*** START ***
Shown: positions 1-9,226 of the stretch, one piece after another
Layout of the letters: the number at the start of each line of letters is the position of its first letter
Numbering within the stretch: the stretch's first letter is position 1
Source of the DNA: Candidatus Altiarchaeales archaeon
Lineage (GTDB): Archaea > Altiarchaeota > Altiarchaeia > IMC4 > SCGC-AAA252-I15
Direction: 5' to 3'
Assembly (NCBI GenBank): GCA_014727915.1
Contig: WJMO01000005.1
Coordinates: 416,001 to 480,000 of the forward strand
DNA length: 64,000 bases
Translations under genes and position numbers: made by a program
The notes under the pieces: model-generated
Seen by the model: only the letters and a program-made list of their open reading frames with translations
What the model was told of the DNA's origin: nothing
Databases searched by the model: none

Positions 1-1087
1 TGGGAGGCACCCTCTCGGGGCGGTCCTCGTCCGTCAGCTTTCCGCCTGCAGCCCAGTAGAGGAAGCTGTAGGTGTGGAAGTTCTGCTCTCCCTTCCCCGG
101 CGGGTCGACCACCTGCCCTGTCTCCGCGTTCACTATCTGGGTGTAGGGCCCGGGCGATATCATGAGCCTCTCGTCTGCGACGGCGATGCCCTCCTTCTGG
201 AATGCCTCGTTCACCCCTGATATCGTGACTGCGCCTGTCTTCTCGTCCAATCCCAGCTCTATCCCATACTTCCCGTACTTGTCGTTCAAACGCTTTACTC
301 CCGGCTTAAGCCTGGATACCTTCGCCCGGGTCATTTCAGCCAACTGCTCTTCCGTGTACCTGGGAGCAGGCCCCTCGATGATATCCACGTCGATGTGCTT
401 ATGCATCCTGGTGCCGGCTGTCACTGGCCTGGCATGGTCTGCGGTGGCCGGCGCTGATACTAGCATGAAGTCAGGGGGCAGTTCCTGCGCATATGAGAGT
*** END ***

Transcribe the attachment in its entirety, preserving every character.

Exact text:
Shown: positions 1-9,226 of the stretch, one piece after another
Layout of the letters: the number at the start of each line of letters is the position of its first letter
Numbering within the stretch: the stretch's first letter is position 1
Source of the DNA: Candidatus Altiarchaeales archaeon
Lineage (GTDB): Archaea > Altiarchaeota > Altiarchaeia > IMC4 > SCGC-AAA252-I15
Direction: 5' to 3'
Assembly (NCBI GenBank): GCA_014727915.1
Contig: WJMO01000005.1
Coordinates: 416,001 to 480,000 of the forward strand
DNA length: 64,000 bases
Translations under genes and position numbers: made by a program
The notes under the pieces: model-generated
Seen by the model: only the letters and a program-made list of their open reading frames with translations
What the model was told of the DNA's origin: nothing
Databases searched by the model: none

Positions 1-1087
1 TGGGAGGCACCCTCTCGGGGCGGTCCTCGTCCGTCAGCTTTCCGCCTGCAGCCCAGTAGAGGAAGCTGTAGGTGTGGAAGTTCTGCTCTCCCTTCCCCGG
101 CGGGTCGACCACCTGCCCTGTCTCCGCGTTCACTATCTGGGTGTAGGGCCCGGGCGATATCATGAGCCTCTCGTCTGCGACGGCGATGCCCTCCTTCTGG
201 AATGCCTCGTTCACCCCTGATATCGTGACTGCGCCTGTCTTCTCGTCCAATCCCAGCTCTATCCCATACTTCCCGTACTTGTCGTTCAAACGCTTTACTC
301 CCGGCTTAAGCCTGGATACCTTCGCCCGGGTCATTTCAGCCAACTGCTCTTCCGTGTACCTGGGAGCAGGCCCCTCGATGATATCCACGTCGATGTGCTT
401 ATGCATCCTGGTGCCGGCTGTCACTGGCCTGGCATGGTCTGCGGTGGCCGGCGCTGATACTAGCATGAAGTCAGGGGGCAGTTCCTGCGCATATGAGAGT